Other candidates https://reut.rs/3EqrXsH include Essa Mbye Faal, who served as chief counsel of Gambia’s Truth, Reconciliation and Reparations Commission that chronicled the abuses of Jammeh’s rule, and Mama Kandeh, who came third in 2016 and is backed by Jammeh.

As campaigning wrapped up on Thursday, hundreds of jubilant Barrow supporters gathered in downtown Banjul for a final rally, hoping another Barrow term would secure stability as Gambia seeks to put 22 years of Jammeh rule behind it.

Critics, however, say Barrow has broken his promises, pointing to how he backtracked on a pledge to serve only three years after winning in 2016. Barrow has argued the constitution requires him to serve out a full five-year term.

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(Reporting by Pap Saine and Bate FelixWriting by Bate Felix and Alessandra PrenticeEditing by Sandra Maler and David Clarke)

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Thousands protest over Dutch coronavirus restrictions

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December 4, 2021

UTRECHT, Netherlands (Reuters) – Several thousand people gathered in the central Dutch town of Utrecht on Saturday to protest against new coronavirus restrictions that came into force last weekend.

Protesters walked through the streets of the town carrying banners saying “Medical Freedom Now!” and waving Dutch flags. A heavy police presence was visible along the route of the march.

It is the first major demonstration in the Netherlands against the measures, which include a nighttime closure of bars, restaurants and most stores to stem a record-breaking wave of COVID-19 cases that is threatening to overwhelm the country’s healthcare system.

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The Netherlands saw violent protests two weeks ago after the government announced plans to ban most people who have not been vaccinated from public places. Those plans face widespread opposition in parliament, including from parties in the governing coalition and have not been put into place yet.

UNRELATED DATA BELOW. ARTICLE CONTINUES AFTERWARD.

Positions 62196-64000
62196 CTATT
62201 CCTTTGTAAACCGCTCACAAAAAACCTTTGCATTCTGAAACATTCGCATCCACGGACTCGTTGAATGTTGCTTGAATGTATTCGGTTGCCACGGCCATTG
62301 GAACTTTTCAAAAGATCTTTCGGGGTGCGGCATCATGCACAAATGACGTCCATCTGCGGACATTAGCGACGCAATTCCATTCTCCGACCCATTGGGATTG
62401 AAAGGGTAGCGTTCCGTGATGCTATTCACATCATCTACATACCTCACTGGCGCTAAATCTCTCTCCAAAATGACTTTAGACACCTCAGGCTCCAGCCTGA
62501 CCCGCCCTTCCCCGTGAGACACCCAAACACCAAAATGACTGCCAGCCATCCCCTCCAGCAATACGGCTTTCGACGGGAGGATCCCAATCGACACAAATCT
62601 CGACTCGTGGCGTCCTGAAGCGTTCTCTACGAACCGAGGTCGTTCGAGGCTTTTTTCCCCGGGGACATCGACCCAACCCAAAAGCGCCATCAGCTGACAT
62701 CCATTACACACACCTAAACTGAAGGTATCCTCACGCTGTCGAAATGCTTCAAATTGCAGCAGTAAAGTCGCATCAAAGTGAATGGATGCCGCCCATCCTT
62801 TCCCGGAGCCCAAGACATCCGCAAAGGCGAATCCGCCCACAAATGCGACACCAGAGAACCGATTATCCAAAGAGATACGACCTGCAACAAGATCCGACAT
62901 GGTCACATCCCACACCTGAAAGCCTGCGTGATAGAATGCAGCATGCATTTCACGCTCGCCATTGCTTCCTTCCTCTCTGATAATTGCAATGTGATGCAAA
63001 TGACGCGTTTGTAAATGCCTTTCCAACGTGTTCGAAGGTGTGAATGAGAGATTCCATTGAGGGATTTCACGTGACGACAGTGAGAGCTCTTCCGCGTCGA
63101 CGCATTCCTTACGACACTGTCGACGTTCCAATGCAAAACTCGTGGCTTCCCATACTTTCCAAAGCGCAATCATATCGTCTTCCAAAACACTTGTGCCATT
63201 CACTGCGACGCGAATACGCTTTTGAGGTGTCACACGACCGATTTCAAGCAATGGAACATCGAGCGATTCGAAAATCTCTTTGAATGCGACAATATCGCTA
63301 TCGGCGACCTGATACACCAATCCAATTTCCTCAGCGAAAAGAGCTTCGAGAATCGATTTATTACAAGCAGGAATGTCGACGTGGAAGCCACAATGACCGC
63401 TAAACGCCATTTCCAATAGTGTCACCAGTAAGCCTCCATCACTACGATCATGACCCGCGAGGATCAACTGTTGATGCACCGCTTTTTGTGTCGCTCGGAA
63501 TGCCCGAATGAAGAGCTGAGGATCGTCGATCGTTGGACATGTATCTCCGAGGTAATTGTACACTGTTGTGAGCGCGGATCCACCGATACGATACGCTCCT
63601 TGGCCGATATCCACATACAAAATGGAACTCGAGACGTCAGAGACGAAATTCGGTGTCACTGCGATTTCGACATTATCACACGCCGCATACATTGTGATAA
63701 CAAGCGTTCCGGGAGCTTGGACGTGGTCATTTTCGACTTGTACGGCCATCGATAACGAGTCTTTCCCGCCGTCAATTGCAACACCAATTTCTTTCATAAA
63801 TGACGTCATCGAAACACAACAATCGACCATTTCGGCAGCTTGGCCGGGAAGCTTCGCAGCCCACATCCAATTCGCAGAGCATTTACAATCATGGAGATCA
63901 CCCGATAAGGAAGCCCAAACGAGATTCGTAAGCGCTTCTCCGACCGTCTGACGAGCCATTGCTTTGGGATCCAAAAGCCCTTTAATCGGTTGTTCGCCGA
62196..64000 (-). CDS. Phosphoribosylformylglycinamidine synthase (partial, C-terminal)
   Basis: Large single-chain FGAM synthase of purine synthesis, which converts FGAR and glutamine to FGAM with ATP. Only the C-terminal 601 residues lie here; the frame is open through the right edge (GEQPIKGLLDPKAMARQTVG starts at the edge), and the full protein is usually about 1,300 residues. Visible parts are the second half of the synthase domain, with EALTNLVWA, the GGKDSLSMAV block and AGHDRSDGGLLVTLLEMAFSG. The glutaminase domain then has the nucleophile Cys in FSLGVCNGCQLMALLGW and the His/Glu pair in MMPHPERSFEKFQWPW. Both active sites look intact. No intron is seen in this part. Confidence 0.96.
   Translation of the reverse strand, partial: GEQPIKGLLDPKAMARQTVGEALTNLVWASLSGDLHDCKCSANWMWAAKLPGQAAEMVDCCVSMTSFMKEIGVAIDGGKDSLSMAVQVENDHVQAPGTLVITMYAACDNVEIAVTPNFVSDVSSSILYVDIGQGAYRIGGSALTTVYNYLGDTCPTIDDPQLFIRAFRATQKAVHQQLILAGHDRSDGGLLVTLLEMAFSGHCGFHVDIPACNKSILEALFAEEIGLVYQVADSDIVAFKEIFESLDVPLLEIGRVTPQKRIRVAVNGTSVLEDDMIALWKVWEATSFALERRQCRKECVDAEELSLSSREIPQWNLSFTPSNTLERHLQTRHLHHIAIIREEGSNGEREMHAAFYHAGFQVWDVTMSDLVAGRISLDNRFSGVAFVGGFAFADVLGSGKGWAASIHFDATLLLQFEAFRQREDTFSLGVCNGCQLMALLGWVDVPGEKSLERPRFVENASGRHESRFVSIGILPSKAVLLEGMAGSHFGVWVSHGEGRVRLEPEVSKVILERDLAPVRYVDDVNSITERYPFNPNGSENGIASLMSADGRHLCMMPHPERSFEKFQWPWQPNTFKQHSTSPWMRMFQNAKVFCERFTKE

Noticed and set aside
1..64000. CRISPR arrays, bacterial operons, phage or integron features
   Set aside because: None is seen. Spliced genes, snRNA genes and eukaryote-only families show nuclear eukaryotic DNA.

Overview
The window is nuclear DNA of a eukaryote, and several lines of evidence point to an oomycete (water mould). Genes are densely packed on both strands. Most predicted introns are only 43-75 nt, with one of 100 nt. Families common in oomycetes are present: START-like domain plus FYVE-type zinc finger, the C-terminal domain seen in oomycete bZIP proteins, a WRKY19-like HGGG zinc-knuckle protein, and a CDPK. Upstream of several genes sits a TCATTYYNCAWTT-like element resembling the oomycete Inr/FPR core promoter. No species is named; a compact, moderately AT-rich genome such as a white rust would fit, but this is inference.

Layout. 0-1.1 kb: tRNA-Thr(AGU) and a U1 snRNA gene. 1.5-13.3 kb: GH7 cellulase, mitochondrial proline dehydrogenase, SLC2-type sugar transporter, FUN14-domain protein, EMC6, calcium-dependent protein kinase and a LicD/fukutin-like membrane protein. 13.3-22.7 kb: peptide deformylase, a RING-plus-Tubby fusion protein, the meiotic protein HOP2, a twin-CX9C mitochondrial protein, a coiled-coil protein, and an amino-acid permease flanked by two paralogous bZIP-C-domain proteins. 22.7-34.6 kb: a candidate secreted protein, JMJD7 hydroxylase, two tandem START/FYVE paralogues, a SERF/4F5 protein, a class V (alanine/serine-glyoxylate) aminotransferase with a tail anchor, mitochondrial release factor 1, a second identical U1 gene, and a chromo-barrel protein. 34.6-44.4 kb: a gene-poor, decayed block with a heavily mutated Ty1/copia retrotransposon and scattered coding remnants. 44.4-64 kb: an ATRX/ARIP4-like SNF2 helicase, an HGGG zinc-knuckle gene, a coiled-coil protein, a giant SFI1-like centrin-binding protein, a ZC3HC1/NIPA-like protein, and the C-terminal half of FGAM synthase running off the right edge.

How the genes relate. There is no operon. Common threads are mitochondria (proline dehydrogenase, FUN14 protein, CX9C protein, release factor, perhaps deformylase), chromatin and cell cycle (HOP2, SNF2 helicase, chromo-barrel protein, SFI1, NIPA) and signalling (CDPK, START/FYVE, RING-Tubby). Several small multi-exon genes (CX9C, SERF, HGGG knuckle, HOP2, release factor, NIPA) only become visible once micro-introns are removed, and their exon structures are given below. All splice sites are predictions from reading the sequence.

(Reporting by Stephanie van den Berg; Editing by Alex Richardson)

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Germany’s Social Democrats back coalition agreement

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December 4, 2021

BERLIN (Reuters) – Members of Germany’s Social Democratic party (SPD), which narrowly won a federal election in September, voted on Saturday to back a coalition agreement with the Greens and Free Democrats that should allow the three-way alliance to take over next week.

The coalition, the first at federal level between the ideologically disparate Greens, the libertarian Free Democrats (FDP) and Olaf Scholz’s centre-left SPD, will end 16 years of conservative governments led by Chancellor Angela Merkel.

Greens and the FDP also need the approval of their members for the deal that the three parties agreed last month. They hope the lower house of parliament, the Bundestag, will vote Scholz in as chancellor on Wednesday.

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The “traffic light” alliance, named after the parties’ respective colours, will usher in a new era of relations with Europe, and plans to speed up digitalisation of the continent’s biggest economy and put a focus on fighting climate change.

(Reporting by Emma Thomasson; Editing by Kevin Liffey)